Enjoying warmth of little loved ones snuggling close while we watch the drama unfold out on the Kansas prairie.
Right now, I'm just finishing up the second disk of Disneys Little House on the Prairie, with the most interested and empathetic bunch of children I know. So entirely captivated by the struggles and challenges of the early settlers life on the frontier, there was (almost) no couch cushion squabbling. And let me tell you, that is a rare thing indeed. This
Stepping back in time to a simpler life, inspired me to finish up this little embroidery project I've been working on. And thrust forward on a burst of enthusiasm, that is notoriously linked to completing smaller tasks, I am tentatively investigating the possibility of designing that sweater I spoke about earlier. With the help of one of the great masters and advocates of 'winging it", none other than the Elizabeth Zimmerman, oh how I love her bravery. So inspiring!
One of my favorite finds while thrifting or yard saleing, are the vintage and antique books.
Getting the Most Out of Life -an Anthology from Readers Digest, is one of the more beautiful of the books that I own. I keep it on the shelf next to my sewing machine along with a picture of my great grandmother and a little painting of a mushroom and ladybug done by my grandma, to inspire and motivate me in all my creative endeavours.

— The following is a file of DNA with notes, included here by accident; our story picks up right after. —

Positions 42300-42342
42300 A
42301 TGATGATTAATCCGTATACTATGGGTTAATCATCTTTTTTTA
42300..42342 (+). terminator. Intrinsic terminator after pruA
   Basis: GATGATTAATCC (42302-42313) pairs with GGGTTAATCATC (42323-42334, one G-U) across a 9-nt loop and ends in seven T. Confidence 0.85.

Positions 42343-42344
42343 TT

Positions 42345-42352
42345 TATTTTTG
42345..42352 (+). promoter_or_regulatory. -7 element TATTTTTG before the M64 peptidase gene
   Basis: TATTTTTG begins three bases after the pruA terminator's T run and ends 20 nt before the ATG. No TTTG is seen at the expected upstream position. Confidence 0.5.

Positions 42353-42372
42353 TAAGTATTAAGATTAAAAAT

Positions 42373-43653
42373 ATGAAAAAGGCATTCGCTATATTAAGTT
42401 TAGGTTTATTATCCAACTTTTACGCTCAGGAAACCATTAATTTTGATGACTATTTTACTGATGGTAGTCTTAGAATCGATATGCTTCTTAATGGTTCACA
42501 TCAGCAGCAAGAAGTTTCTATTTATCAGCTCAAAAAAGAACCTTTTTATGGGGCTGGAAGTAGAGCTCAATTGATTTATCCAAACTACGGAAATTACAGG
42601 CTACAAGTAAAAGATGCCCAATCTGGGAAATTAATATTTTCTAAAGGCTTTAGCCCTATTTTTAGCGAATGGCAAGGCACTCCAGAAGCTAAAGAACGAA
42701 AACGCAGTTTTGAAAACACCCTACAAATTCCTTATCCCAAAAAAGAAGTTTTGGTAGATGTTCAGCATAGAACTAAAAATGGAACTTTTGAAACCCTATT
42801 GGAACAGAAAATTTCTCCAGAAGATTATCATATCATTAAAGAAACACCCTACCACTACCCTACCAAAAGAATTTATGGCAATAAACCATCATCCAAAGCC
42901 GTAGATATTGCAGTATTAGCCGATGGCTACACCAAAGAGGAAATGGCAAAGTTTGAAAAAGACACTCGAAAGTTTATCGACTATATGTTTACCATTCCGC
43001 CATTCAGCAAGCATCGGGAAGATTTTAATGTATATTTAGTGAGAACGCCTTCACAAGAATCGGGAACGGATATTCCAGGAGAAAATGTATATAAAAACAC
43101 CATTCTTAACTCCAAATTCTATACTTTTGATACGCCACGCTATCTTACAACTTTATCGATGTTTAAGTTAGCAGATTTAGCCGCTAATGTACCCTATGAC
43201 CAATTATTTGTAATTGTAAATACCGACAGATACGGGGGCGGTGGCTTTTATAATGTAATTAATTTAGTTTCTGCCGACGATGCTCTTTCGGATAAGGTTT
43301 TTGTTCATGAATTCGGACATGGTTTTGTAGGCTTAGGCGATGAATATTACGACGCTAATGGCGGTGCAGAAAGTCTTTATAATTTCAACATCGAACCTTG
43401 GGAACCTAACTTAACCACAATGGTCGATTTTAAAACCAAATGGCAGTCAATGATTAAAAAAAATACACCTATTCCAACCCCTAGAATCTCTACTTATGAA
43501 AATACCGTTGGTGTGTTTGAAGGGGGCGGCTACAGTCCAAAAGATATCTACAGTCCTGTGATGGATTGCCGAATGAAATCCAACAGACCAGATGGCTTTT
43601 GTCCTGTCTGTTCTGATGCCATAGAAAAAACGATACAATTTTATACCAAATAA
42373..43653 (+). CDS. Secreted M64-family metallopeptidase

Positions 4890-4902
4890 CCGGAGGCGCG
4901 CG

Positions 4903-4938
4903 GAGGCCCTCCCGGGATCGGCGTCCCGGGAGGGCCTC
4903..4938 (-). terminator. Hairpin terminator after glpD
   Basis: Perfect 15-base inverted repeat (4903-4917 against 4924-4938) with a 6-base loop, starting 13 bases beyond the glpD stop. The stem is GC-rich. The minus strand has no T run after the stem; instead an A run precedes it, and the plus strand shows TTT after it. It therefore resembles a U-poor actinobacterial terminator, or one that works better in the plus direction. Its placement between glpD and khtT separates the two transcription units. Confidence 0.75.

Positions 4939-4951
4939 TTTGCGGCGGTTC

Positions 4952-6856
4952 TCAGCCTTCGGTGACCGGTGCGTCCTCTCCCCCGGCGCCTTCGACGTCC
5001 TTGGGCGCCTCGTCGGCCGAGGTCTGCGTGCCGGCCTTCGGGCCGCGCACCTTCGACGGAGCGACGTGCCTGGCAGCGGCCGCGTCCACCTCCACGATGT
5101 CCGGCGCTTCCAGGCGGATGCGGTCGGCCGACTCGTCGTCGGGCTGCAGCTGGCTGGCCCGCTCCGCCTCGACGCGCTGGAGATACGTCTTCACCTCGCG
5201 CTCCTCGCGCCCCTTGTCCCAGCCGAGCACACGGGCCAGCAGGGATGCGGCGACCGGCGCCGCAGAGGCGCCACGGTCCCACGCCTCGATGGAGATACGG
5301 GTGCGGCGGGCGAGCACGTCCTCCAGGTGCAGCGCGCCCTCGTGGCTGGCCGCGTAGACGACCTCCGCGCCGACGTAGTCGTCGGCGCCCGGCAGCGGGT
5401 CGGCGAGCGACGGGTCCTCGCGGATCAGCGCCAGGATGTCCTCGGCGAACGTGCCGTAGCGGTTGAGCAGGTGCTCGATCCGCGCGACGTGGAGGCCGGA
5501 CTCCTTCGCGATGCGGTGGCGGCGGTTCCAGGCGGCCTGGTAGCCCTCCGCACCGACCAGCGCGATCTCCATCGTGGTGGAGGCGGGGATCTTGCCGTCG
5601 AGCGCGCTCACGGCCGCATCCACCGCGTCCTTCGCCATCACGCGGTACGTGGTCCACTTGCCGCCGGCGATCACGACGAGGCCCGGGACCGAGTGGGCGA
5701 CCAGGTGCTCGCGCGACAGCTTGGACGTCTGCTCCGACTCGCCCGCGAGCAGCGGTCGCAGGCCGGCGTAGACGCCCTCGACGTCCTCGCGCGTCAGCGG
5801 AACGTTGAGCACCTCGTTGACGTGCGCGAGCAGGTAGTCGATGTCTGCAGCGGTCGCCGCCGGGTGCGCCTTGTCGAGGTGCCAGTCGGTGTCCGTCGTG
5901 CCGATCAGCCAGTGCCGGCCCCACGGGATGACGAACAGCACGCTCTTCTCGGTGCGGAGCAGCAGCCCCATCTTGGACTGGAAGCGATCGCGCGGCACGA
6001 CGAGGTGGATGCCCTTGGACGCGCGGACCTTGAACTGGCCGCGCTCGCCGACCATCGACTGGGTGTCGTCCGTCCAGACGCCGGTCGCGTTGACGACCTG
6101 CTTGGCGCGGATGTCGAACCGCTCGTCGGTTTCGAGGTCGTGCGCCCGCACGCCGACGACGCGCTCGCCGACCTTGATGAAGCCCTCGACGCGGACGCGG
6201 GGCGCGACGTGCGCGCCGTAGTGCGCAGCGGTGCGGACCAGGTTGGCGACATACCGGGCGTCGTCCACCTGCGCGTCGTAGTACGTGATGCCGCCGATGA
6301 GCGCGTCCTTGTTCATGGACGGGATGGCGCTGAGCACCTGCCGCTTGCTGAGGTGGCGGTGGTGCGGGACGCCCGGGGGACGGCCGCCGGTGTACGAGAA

For today I'll share an excerpt I read when I first held this treasure and cracked open the yellowed pages to peer inside.
Wishing you a Wonder Filled Week, Enjoy your Monday!
Three Days to See
by Helen Keller
"...I have often thought it would be a blessing if each human being were stricken blind and deaf for a few days at some time during his early adult life. Darkness would make him more appreciative of sight; silence would teach him the joys of sound.Now and then I have tested my seeing friends to discover what they see. Recently I was visited by a very good friend who had just returned from a long walk in the woods, and I asked her what she had observed. "Nothing in particular," she replied.
How was it possible, I asked myself, to walk for an hour through the woods and see nothing worthy of note? I who cannot see find hundreds of things to interest me through mere touch. I feel the delicate symmetry of a leaf. I pass my hands lovingly about the smooth skin of a silver birch, or the rough, shaggy bark of a pine. In spring I touch the branches of trees hopefully in search of a bud, the first sign of awakening Nature after her winter's sleep. I feel the delightful, velvety texture of a flower, and discover its remarkable convolutions; and something of the miracle of Nature is revealed to me. Occasionally, if I am very fortunate, I place my hand gently on a small tree and feel the happy quiver of a bird in full song. I am delighted to have the cool waters of a brook rush through my open fingers. To me a lush carpet of pine needles or spongy grass is more welcome than the most luxurious Persian rug. To me the pageant of seasons is a thrilling and unending drama, the action of which streams through my finger tips.
At times my heart cries out with longing to see all these things. If I can get so much pleasure from mere touch, how much more beauty must be revealed by sight. And I have imagined what I should most like to see if I were given the use of my eyes, say, for just three days. "